3. Battle of Coatit - (First Ethiopian War)
  4. About six thousand Eritrean Ascaris, serving in both infantry and artillery units, were present at the Battle of Adwa were they fought against 120,000 Ethiopians on 1 March 1896. Of these, 2,000 ascari were killed and 800 were captured and mutilated by having their right hands and left feet amputated by the victorious Ethiopians, who considered them as traitors.[9]
  5. In the Italian conquest of Ethiopia (1935–1936) the veteran Eritrean Ascaris, with their high morale and aggressive spirit, played a key role, often taking the lead during attacks.[10] About 60,000 Eritreans served in both regular ascari units and in irregular bands. Nearly 5,000 Eritrean Ascaris were killed in this war.
  6. During World War II a number of Eritrean Ascari were awarded the Gold Medal for Military Honor at both the Battle of Cheren and at the Amba Alagi. Some of the remaining Ascari fought with lieutenant Amedeo Guillet in his Italian guerrilla against the Allies after the Italian Army surrender in Gondar in November 1941.

Amedeo Guillet and his "Gruppo Bande Amhara"[edit]

One of the most famous Italian officers who commanded groups of Eritrean Ascari in Ethiopia and Eritrea was Amedeo Guillet.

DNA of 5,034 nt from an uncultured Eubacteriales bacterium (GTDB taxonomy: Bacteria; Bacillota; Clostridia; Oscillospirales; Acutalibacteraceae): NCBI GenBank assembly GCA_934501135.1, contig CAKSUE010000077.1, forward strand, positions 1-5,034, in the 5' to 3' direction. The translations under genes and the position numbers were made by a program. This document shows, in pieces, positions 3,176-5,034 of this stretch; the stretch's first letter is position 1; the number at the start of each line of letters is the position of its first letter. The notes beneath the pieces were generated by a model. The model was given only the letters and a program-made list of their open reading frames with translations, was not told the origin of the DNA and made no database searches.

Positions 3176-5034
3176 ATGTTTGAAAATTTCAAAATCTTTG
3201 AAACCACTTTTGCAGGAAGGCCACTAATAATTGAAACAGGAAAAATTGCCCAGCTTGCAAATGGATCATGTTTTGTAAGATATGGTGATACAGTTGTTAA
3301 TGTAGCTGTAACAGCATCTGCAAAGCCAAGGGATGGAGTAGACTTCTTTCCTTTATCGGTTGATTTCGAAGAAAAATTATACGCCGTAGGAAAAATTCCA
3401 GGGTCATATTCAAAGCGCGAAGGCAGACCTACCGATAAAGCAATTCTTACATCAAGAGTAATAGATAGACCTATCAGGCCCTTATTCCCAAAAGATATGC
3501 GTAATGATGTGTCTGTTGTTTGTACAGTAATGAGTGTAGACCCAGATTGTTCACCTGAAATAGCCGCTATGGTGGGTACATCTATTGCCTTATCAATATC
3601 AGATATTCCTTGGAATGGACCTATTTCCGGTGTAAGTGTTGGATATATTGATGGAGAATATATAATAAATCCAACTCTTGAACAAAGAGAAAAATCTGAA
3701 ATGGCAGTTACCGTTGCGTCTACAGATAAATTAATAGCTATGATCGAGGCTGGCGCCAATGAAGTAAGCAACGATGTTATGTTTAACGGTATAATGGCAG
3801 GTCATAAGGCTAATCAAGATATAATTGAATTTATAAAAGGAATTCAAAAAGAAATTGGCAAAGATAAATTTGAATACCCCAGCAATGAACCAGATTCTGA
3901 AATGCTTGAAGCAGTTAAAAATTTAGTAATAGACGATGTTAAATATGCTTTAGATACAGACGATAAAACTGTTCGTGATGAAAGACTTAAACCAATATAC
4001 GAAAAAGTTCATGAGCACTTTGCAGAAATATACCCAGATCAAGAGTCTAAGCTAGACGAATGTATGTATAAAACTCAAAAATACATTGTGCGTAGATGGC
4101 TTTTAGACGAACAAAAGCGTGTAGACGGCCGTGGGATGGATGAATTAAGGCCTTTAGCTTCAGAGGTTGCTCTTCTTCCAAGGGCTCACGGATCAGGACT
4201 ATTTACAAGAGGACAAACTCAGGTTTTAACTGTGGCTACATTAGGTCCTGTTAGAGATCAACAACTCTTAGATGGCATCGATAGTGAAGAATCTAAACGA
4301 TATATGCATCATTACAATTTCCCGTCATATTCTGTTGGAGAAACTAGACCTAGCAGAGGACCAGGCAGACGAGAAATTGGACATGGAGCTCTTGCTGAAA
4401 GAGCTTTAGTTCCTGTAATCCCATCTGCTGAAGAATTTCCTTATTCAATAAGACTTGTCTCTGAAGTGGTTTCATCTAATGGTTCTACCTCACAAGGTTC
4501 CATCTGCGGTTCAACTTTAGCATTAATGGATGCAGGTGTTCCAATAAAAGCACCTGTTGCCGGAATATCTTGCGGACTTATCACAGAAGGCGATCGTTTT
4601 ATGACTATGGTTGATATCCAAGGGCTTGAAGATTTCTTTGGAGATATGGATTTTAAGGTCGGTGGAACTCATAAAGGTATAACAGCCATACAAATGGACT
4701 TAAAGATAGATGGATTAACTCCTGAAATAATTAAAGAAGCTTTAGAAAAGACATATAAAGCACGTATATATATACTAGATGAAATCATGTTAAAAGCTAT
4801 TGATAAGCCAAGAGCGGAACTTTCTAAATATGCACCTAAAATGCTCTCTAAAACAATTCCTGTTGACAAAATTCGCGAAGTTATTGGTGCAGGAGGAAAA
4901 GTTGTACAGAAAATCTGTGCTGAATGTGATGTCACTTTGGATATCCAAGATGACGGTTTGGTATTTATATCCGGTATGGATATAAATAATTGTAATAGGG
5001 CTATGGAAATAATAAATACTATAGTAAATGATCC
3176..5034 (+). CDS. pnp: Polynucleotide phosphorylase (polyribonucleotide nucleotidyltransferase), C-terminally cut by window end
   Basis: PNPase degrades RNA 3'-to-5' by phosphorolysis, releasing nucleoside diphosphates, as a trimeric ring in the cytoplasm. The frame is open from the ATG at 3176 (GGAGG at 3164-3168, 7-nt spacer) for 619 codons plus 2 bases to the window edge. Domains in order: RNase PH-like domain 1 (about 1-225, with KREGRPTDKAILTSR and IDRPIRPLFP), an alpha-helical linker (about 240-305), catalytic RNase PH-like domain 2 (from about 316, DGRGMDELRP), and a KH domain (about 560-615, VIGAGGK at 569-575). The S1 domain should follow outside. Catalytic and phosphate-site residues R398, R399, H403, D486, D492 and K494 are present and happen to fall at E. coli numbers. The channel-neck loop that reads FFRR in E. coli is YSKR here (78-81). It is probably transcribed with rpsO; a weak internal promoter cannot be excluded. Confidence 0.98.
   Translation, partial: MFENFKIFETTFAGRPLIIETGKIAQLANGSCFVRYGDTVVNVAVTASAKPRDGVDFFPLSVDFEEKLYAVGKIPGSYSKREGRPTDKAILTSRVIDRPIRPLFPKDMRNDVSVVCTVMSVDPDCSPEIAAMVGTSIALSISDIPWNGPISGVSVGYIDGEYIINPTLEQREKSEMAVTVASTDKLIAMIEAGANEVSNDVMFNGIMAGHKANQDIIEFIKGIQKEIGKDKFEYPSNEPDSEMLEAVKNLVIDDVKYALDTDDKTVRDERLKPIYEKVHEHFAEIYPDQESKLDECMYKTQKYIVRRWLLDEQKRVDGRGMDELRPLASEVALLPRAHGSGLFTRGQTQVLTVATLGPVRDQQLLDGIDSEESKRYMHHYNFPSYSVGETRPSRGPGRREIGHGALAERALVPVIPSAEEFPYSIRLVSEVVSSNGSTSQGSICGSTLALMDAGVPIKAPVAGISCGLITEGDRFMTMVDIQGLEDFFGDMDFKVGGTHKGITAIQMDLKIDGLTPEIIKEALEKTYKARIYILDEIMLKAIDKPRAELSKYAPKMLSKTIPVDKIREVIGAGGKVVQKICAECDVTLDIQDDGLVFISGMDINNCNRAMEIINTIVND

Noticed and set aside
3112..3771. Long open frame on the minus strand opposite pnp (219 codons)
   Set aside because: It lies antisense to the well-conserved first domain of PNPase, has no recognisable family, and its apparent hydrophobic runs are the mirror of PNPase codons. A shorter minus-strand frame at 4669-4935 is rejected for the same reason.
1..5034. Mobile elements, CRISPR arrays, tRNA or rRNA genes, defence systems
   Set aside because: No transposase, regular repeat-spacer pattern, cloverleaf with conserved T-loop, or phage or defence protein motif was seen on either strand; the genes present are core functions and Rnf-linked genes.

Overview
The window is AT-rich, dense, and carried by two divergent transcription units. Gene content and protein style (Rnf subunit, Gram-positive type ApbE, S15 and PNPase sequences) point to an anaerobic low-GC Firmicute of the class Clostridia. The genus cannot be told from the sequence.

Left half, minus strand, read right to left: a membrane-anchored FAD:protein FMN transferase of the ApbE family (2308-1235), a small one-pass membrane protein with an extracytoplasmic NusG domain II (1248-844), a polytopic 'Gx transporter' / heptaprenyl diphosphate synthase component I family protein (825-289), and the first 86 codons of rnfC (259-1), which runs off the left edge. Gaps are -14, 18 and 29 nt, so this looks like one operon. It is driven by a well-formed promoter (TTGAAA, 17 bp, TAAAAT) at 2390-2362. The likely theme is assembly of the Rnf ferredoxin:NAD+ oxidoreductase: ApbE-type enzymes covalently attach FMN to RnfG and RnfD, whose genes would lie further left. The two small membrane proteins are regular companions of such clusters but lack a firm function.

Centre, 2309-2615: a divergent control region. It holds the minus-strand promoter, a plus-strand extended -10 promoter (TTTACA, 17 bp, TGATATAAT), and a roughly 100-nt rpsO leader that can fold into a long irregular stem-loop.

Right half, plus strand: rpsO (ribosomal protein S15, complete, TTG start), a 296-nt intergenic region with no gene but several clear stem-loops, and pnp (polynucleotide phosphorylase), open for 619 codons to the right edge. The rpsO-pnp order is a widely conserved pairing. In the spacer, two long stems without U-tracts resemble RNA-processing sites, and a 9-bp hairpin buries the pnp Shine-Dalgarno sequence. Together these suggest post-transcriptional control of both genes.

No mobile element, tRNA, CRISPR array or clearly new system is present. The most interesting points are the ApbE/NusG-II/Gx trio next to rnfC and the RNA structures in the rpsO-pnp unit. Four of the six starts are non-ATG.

At the beginning of World War II the Italian Viceroy Amedeo Duke of Aosta gave lieutenant Guillet command of the 2,500 strong Gruppo Bande Amhara, an irregular unit made up mainly of recruits from Ethiopia's region of Amhara. This force was primarily a cavalry one, but also included camel mounted troops and some Yemeni infantry led by Eritrean Ascari NCOs.

At the end of 1940 the British Empire forces faced Guillet on the road to Amba Alagi close to Cherù. He was charged with the task of slowing the allied advance from the North-West. His Eritrean/Tigrian ascaris had some success in doing this but suffered many casualties. Guillet's most important battle happened towards the end of January 1941 at Cherù when he decided to attack enemy armoured units. At dawn the Gruppo Bande tigray, armed only with sabres, rifles and hand grenades charged an allied column which included armoured vehicles. They passed unhurt through the British force who were caught unaware. Guillet then turned to charge again. In the meantime however, the British had organised themselves and fired horizontally with their howitzers, inflicting heavy losses on the Italian-led troops and their horses. This was the last cavalry charge the British faced and the last but one in the history of Italian cavalry.[11]